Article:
However, clear cases of insider trading using alternative data do exist. In SEC vs. Huang, two former Capital One employees were prosecuted for misappropriating a confidential database of credit card purchases and making a $2.8 million profit on a $147,300 investment.[10] The employees made searches on the database of transactions to better predict the sales of public companies ahead of their quarterly earnings reports. In one instance, after analyzing sales of outdoor gear retailer Cabela’s, the employee purchased $51,890 in put option contracts. The next day, after Cabela’s announced a 10% decrease in sales, he sold the contracts and made a 108% return.[11] Here, the SEC successfully argued that this case met the criteria for insider trading: material nonpublic information was misappropriated in a breach of duty, and was then traded on. While this fits the bill for misappropriated insider trading, this example illustrates how data can and will be misused to outperform the market going forward and why regulatory agencies must be able to address this new problem.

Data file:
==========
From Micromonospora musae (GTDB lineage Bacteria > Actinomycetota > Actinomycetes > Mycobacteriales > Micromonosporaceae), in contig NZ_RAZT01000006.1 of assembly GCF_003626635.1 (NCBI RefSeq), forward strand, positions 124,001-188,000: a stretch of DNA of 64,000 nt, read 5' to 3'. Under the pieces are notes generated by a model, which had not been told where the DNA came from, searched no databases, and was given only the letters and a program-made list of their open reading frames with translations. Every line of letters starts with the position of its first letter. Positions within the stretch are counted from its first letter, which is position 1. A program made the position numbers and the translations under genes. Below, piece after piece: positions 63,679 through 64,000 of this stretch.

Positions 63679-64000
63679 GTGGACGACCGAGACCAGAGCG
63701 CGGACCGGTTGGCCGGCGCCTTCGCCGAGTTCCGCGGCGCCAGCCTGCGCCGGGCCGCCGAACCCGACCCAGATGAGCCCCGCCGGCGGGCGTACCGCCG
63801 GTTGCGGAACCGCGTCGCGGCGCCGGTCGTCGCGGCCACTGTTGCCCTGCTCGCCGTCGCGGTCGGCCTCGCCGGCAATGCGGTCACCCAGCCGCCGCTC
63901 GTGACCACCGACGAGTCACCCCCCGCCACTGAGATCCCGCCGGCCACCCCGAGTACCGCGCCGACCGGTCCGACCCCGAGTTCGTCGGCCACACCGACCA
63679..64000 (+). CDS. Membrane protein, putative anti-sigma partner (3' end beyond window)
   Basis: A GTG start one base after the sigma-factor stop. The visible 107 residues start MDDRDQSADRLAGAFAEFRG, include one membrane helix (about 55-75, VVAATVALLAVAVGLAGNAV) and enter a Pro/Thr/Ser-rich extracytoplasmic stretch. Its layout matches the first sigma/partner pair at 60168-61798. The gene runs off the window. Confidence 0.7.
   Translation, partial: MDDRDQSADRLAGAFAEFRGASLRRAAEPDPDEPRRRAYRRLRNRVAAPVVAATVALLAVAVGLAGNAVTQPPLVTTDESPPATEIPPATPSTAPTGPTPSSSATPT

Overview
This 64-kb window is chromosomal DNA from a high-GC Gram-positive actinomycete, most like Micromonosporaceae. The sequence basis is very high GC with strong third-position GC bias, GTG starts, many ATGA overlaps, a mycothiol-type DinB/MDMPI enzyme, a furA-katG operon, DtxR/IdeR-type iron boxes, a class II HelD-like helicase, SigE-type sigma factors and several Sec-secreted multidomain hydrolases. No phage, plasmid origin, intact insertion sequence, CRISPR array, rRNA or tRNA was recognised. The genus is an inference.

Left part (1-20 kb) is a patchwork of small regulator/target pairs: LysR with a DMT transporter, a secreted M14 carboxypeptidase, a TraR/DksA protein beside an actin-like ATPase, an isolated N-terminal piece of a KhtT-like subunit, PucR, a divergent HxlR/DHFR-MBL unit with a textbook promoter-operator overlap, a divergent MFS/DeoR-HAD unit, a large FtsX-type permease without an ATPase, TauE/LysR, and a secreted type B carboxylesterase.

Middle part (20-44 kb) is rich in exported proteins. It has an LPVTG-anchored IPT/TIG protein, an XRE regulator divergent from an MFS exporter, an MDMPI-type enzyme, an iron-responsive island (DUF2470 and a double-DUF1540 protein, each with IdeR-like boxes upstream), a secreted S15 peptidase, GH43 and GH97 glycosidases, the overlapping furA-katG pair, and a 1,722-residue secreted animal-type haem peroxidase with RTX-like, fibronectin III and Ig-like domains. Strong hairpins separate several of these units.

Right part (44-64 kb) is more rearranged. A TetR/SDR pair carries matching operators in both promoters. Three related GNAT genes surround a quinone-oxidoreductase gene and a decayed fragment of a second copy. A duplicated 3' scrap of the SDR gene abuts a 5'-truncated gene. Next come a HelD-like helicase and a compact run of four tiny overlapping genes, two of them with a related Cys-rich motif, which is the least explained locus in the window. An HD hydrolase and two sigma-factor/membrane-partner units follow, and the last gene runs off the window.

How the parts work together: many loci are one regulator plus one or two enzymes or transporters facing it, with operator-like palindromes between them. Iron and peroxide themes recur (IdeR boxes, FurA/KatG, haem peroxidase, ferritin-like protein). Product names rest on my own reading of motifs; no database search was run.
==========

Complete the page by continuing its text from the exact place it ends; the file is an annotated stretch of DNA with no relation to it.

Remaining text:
As big data and alternative data continue to play a larger role in investment decisions, the U.S. Securities and Exchange Commission (SEC) and other regulatory bodies will have to keep up to ensure fair and efficient markets in the changing financial landscape. With the power of big data, regulatory agencies like the SEC and FINRA can move away from reactionary enforcement policies – like only starting investigations after suspicious activity has been detected – and toward a more proactive approach. Using a “trader-based” method of detection allows agencies to identify suspicious trading patterns among networks of traders and potential sources of material nonpublic information using analytics. The SEC has already started with the creation of the Market Abuse Unit (MAU).[12] In one 2017 case, the MAU was credited with detecting “patterns of insider trading” that led to the sentencing of an investment banker and plumber on insider trading charges.[13],[14] The banker had sold tips on the status of 10 mergers and acquisitions, allowing the other to earn over $76,000 in profits. With new techniques and technology, the SEC and FINRA, among others, will be able to more effectively identify illicit activity.